By Graham Averill
Ten of the 15 slots on the U.S. National Whitewater Slalom Team were filled by Southern boaters at the Olympic Team Trials. Chris Hipgrave, the U.S. Canoe and Kayak Olympic director, talked about the power of Southern paddlers and what our Olympic Whitewater Slalom Team can expect from the 2008 Olympics in Beijing.
BRO: The majority of the U.S. National Team is made up of Southeastern boaters. Is that unusual?
Hipgrave: Pretty much all of the athletes on the U.S. National Team are from the South. We’ve centralized our team training in Charlotte, so the majority of our athletes now live in either Charlotte or D.C., which is another hotbed for slalom kayaking.
BRO: The Olympic Team Trials determined the members of the U.S. National Slalom Team. What’s the next step in determining the Olympic Team?
Hipgrave: It’s a points system, and the upcoming World Cups will help determine the athletes that make the Olympic Team. It’s a tight race for all the disciplines. For example, in men’s kayak, Scott Parsons has an eight-point lead over Brett Heyl, [even though Heyl won the Olympic Team Trials], but anything can happen between those two over the next few months.
BRO: Has the Charlotte Whitewater Center helped U.S. boaters compete internationally?
Hipgrave: All of the major world competitions have been held in artificial courses, and up until a few years ago, we didn’t have an artificial course in the U.S. It’s a completely different kind of paddling, and different edging skills need to be learned. Already, our athletes are paddling better on artificial courses.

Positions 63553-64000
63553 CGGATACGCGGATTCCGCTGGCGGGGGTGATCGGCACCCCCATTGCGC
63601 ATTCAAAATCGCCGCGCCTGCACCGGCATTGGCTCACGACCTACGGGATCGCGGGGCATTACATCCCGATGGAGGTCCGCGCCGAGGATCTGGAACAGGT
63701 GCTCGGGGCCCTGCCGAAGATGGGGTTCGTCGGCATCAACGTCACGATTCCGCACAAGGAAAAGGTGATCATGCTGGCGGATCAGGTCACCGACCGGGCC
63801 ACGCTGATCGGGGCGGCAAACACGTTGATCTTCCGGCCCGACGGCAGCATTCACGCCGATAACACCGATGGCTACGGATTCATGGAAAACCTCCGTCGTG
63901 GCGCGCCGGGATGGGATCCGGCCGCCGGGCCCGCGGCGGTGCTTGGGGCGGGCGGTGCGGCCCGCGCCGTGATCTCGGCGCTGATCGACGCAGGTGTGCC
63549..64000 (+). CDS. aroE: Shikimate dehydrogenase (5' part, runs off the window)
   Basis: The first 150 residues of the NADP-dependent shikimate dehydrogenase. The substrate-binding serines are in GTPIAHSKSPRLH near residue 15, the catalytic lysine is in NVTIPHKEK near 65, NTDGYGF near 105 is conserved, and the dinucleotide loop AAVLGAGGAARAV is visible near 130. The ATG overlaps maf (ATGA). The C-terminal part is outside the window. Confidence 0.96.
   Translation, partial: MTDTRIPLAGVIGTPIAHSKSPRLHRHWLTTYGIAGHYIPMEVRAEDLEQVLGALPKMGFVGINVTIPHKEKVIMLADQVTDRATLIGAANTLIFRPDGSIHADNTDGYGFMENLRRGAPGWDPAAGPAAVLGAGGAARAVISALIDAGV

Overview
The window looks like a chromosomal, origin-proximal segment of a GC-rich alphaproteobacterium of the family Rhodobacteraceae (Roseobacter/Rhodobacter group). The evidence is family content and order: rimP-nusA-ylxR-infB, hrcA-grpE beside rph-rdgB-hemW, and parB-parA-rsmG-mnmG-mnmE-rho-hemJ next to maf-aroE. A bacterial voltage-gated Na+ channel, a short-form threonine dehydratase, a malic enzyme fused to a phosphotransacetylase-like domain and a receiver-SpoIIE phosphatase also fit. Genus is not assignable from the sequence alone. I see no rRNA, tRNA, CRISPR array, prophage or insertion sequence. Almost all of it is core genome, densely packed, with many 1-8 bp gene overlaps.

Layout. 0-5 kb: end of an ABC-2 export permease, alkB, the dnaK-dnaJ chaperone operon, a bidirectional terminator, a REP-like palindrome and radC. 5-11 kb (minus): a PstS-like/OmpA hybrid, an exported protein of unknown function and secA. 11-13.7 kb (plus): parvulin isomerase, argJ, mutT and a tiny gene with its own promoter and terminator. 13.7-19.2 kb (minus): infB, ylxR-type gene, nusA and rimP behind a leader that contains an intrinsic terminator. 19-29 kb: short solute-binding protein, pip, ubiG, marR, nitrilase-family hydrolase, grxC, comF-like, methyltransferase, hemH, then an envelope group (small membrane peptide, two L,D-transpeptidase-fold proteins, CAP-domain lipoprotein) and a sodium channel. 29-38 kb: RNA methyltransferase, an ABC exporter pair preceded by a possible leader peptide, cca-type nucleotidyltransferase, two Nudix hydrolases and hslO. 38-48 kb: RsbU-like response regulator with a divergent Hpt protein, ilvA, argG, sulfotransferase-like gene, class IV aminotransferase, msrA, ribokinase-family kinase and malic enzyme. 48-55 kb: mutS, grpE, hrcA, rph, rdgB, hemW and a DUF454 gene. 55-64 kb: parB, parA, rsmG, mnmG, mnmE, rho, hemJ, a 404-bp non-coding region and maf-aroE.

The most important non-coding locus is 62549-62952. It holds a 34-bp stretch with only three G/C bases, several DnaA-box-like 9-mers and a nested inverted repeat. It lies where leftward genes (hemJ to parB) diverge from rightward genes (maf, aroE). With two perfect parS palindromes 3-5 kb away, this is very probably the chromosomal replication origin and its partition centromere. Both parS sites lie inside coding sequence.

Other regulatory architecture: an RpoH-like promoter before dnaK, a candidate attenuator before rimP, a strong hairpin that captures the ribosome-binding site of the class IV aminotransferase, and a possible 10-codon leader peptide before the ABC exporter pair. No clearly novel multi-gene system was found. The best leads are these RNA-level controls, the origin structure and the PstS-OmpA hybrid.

BRO: All major competitions are on artificial courses?
Hipgrave: Yeah. And that trend is only going to continue for the Olympics. You can put an artificial slalom course anywhere. If you want to hold the Olympics in Dubai, you can with these courses. London’s building a new one for the 2012 games. What’s amazing is how expensive they’re getting. The whitewater course for the Australian Olympics cost $5 million. Charlotte’s course cost around $30 million.
BRO: What’s the Beijing course like?
Hipgrave: Beijing’s whitewater is off the charts. It’s spectacular. It has a smaller footprint than Charlotte, with only one channel, but it’s continuous whitewater. It’s like someone is throwing a bucket of water in your face the whole time. It’s the biggest, baddest whitewater course. It wasn’t built for commercial use. It was built to look really good on T.V.
BRO: How is the U.S. team looking for the Olympics?
Hipgrave: We’ve got several mature athletes on our team this year who have realistic shots at medals during the Olympics. We’re extremely optimistic about our chances of bringing home a medal.
Here are the Southern boaters representing our country on the U.S. National Team and fighting for the few spots available on the Olympic Team.
Olympic Team Trials Results • April 26-28, 2008 • U.S. National Whitewater Center
K1 (One-person kayak)
1. Brett Heyl (Charlotte)
2. Scott Parsons (D.C. area)
3. Scott Mann (Mt. Holly, NC)
1. Zuzana Vanha (Charlotte)
3. Caroline Queen (D.C.)
C1 (One-person canoe)
1. Jeff Larimer (Atlanta)
2. Benn Fraker (Atlanta)
3. Tad Dennis (Charlotte)
C2 (Tandem canoe)
1. Scott McCleskey (Sylva, NC) and Austin Crane (Charlotte)